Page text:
The aim of this continuation proposal is to further evaluate the degree to which alternative stimuli in the environment compete with problem behavior that is maintained by automatic reinforcement. There are three objectives for the proposed project. The first objective is to continue our evaluation of the assessment and treatment model described in our previous R03 application with a larger number of participants. The persistence of automatically maintained behavior in the presence of alternative stimuli may indicate the viability of different treatment approaches in reducing that behavior. A six-phase evaluation will be conducted using single-case designs. Phase 1 is a functional analysis of problem behavior. Only people whose functional analysis results show that behavior is maintained by automatic reinforcement will participate in Phases 2, 3, 4, 5, and 6. In Phases 2 and 3, we will evaluate (a) the persistence of problem behavior when alternative stimuli are available (Phase 2) and (b) the degree to which the person selects engaging in problem behavior versus engaging in alternative activities when the two options are presented within a concurrent operants arrangement (Phase 3). The second objective is to expand the model to determine if we can bias the participant's choice toward alternative stimuli by manipulating antecedent events within a concurrent operants arrangement (Phase 4). In Phase 5, we will evaluate the effectiveness of treatment procedures that are prescribed based on the results of Phases 2, 3, and 4 in reducing problem behavior. The third objective is to evaluate the long-term effects of treatment over a 1-year period (Phase 6). Monthly follow-up probes will be conducted for up to 12 months to evaluate reductions in problem behavior and the continued need for treatment over an extended period of time. We are developing a systematic model for prescribing reinforcement-based treatments for behavior maintained by automatic reinforcement directly from assessment data. We will extend our previous work by evaluating (a) the degree to which we can bias the participants' responses toward obtaining alternative sources of reinforcement, and (b) the effects of treatment over a 1-year period.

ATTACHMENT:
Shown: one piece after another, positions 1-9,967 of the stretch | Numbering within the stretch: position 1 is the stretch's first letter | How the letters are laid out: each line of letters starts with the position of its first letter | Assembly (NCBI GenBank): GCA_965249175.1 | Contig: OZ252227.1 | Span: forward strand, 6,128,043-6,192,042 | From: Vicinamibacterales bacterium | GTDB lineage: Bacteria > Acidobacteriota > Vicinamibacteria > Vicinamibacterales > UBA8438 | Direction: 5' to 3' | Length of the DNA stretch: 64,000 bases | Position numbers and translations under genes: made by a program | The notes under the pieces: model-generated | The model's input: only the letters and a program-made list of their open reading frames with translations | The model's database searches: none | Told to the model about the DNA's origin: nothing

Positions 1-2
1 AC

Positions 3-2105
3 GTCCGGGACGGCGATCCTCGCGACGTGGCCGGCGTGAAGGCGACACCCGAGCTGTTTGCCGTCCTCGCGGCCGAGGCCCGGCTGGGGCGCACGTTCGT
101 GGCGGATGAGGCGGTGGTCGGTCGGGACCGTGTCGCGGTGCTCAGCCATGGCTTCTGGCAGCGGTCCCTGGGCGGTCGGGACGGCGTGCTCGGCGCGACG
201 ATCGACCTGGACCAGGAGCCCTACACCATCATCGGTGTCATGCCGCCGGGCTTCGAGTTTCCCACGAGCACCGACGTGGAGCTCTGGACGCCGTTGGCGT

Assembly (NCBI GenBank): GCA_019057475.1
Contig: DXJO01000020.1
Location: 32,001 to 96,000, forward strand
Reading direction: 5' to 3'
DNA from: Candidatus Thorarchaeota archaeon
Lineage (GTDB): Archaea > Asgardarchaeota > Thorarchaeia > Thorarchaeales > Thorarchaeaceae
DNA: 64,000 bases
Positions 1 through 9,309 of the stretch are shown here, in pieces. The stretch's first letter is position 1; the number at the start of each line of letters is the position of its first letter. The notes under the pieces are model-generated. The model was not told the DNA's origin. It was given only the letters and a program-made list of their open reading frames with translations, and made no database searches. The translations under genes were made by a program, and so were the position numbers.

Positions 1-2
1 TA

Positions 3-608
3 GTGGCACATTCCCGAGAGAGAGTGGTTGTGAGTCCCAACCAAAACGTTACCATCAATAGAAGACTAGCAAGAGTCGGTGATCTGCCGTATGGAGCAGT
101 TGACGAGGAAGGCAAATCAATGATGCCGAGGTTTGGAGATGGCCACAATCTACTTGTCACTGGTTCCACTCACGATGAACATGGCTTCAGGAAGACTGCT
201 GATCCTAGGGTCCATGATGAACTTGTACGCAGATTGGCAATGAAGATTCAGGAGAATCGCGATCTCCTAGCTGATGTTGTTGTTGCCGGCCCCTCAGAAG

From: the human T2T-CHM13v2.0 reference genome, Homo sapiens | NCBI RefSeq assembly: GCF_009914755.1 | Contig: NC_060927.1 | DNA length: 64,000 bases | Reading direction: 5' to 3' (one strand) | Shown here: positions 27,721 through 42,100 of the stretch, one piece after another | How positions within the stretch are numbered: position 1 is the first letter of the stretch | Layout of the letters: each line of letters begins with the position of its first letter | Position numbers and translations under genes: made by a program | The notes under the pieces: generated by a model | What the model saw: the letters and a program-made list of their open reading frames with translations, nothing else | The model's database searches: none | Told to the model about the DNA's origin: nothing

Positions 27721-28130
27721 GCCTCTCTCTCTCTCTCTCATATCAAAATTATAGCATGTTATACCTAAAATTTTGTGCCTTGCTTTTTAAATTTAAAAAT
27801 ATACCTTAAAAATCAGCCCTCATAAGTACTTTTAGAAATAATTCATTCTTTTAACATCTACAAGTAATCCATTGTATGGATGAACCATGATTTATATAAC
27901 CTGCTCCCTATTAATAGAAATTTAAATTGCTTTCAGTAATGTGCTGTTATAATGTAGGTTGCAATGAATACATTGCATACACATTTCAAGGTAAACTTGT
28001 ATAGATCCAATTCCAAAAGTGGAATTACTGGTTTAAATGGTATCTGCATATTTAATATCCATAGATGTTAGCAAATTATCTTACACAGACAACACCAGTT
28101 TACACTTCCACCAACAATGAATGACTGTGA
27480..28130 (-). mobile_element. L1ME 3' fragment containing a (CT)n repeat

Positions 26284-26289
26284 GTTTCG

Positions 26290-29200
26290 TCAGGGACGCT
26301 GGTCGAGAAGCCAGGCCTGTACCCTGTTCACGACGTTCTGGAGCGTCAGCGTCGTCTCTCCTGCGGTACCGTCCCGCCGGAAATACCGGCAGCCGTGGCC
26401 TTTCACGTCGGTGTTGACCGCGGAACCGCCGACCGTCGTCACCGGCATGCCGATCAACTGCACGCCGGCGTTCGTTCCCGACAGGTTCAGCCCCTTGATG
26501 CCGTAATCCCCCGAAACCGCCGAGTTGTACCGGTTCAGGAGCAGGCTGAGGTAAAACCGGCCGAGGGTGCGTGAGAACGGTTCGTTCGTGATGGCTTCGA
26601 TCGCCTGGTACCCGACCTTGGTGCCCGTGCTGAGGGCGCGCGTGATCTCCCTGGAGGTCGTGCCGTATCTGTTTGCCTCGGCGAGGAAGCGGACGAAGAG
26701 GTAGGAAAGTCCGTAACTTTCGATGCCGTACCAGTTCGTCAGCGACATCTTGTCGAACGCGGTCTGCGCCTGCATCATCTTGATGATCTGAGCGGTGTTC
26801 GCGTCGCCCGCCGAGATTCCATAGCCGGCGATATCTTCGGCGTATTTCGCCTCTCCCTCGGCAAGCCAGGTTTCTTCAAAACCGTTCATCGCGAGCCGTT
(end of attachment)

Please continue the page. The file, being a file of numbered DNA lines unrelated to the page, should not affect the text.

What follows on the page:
National Institute of Health (NIH)
Eunice Kennedy Shriver National Institute of Child Health & Human Development (NICHD)
Research Project (R01)
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Study Section
Special Emphasis Panel (ZRG1-SSS-C (05))
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Oster-Granite, Mary Lou
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University of Iowa
Schools of Medicine
Iowa City
United States
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Berg, Wendy K; Wacker, David P; Ringdahl, Joel E et al. (2016) An integrated model for guiding the selection of treatment components for problem behavior maintained by automatic reinforcement. J Appl Behav Anal 49:617-38